Once considered taboo, divorce came to prominence in the 1970s, with attitudes changing about ending marriages. At first, marital dissolutions were largely reserved for thirty and forty-something couples.
Several years ago, the divorce dynamic added a new demographic. Couples in their fifties, sixties, and older started to pull the plug on their unions in record numbers. Deemed “gray divorce,” the later-life dissolution continues to dominate family law proceedings nationwide.
All this occurs while the domestic divorce rate is close to a 50-year low. Recent U.S. Census Bureau data saw divorce rates at 43 percent – a record number – accounting for both sexes aged 55 to 64.
The consequences of a difficult decision
Being a new category in divorce puts those who decide to end a marriage late in life dealing with the financial impact, not to mention the social ramifications involving future relationships with relatives, friends, and adult children who are already grown and living their own lives.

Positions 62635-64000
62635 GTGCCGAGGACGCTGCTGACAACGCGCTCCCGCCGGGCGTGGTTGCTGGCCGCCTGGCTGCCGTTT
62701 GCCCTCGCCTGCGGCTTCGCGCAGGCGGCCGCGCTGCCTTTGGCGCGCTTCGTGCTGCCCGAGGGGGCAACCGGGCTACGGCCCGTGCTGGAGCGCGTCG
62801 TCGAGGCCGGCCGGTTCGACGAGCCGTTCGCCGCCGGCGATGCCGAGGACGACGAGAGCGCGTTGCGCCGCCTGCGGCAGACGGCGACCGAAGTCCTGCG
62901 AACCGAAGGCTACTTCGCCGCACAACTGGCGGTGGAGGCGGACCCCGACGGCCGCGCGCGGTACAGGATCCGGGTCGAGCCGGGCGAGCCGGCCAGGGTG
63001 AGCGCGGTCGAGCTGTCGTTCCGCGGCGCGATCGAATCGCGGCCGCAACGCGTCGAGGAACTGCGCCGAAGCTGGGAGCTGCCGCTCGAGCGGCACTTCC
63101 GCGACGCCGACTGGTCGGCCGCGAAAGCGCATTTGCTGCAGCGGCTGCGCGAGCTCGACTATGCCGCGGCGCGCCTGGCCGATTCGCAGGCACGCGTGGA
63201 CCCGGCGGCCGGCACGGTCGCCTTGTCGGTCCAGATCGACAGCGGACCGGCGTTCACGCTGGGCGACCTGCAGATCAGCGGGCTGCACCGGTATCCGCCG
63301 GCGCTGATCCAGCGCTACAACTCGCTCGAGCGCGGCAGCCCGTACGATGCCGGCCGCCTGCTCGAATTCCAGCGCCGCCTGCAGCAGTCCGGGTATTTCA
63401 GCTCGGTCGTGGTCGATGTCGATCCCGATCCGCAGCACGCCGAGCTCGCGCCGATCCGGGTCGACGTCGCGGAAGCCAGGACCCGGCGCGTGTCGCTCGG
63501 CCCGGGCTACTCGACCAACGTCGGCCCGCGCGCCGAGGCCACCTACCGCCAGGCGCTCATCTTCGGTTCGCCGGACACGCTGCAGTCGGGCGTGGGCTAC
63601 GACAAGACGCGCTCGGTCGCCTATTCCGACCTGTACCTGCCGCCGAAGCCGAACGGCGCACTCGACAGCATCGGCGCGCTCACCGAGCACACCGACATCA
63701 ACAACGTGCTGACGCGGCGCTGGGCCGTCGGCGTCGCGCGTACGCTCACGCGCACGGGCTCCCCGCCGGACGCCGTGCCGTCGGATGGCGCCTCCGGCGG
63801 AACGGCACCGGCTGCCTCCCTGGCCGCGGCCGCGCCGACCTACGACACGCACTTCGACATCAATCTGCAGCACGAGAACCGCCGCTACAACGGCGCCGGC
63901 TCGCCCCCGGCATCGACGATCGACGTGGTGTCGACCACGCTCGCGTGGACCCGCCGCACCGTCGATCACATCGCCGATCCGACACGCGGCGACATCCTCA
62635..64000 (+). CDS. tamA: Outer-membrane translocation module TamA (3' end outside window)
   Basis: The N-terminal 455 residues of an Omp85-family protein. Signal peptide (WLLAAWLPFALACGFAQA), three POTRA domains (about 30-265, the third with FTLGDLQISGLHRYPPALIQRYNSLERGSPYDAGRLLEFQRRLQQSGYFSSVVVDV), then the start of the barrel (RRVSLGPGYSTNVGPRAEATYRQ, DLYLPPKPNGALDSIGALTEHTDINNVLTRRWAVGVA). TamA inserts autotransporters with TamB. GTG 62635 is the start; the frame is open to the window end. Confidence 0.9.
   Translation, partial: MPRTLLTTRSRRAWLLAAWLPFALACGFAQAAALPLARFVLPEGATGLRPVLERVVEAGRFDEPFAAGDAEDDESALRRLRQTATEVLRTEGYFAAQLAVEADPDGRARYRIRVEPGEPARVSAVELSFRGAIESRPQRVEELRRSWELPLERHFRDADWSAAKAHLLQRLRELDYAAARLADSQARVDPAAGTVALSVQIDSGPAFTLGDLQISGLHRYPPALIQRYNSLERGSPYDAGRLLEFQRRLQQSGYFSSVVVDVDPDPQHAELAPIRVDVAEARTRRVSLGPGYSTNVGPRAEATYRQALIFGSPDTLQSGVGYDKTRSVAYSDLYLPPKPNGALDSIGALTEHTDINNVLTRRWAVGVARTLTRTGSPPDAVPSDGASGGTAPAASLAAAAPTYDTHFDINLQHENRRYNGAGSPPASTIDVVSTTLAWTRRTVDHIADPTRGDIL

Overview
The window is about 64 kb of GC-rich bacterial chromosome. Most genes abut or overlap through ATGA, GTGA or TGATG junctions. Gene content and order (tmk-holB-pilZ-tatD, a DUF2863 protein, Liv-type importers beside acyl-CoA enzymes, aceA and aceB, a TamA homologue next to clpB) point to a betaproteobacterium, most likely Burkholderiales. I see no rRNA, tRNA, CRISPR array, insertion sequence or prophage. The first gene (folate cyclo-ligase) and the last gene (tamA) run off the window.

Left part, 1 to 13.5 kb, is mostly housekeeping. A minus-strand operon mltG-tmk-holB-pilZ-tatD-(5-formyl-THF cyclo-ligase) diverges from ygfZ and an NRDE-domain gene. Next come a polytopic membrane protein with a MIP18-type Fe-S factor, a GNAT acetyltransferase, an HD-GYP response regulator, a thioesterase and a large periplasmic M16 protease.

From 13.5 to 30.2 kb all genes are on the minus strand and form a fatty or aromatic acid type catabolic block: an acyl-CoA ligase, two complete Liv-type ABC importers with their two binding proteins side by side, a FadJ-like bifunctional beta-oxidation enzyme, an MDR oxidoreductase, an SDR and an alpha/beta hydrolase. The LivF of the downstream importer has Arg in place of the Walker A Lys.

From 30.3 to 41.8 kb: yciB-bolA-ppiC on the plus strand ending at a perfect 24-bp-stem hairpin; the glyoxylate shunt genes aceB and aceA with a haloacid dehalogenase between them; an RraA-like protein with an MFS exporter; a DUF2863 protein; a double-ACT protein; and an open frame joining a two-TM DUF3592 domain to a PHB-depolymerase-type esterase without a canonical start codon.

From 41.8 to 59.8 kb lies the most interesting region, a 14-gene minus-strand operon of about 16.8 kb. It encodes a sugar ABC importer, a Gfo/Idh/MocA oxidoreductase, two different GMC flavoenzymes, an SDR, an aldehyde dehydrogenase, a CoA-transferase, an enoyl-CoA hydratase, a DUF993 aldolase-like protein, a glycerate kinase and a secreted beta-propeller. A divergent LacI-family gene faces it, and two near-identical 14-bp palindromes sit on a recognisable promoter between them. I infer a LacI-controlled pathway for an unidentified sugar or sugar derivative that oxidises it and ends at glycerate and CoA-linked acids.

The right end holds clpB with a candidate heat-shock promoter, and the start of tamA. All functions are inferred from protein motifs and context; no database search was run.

As with any divorce, financial concerns surround the dissolution. Many spouses fear an uncertain future, wondering how they will support themselves. Those who worked to provide for their spouse have to face the possibility of alimony and how it will impact their bottom lines, not to mention valuable retirement accounts.
However, various scenarios could make a later-in-life break-up easier than it would have been when the splitting spouses were younger. Financial situations may be more stable. Offspring being older and on their own, may not be as quick to judge and perhaps understand their parents’ respective needs to move on to a new chapter of their lives.
Divorce at any age combines emotionally-complex issues with a sometimes lengthy legal process. Help from a divorce attorney may help to smooth the path toward a new future.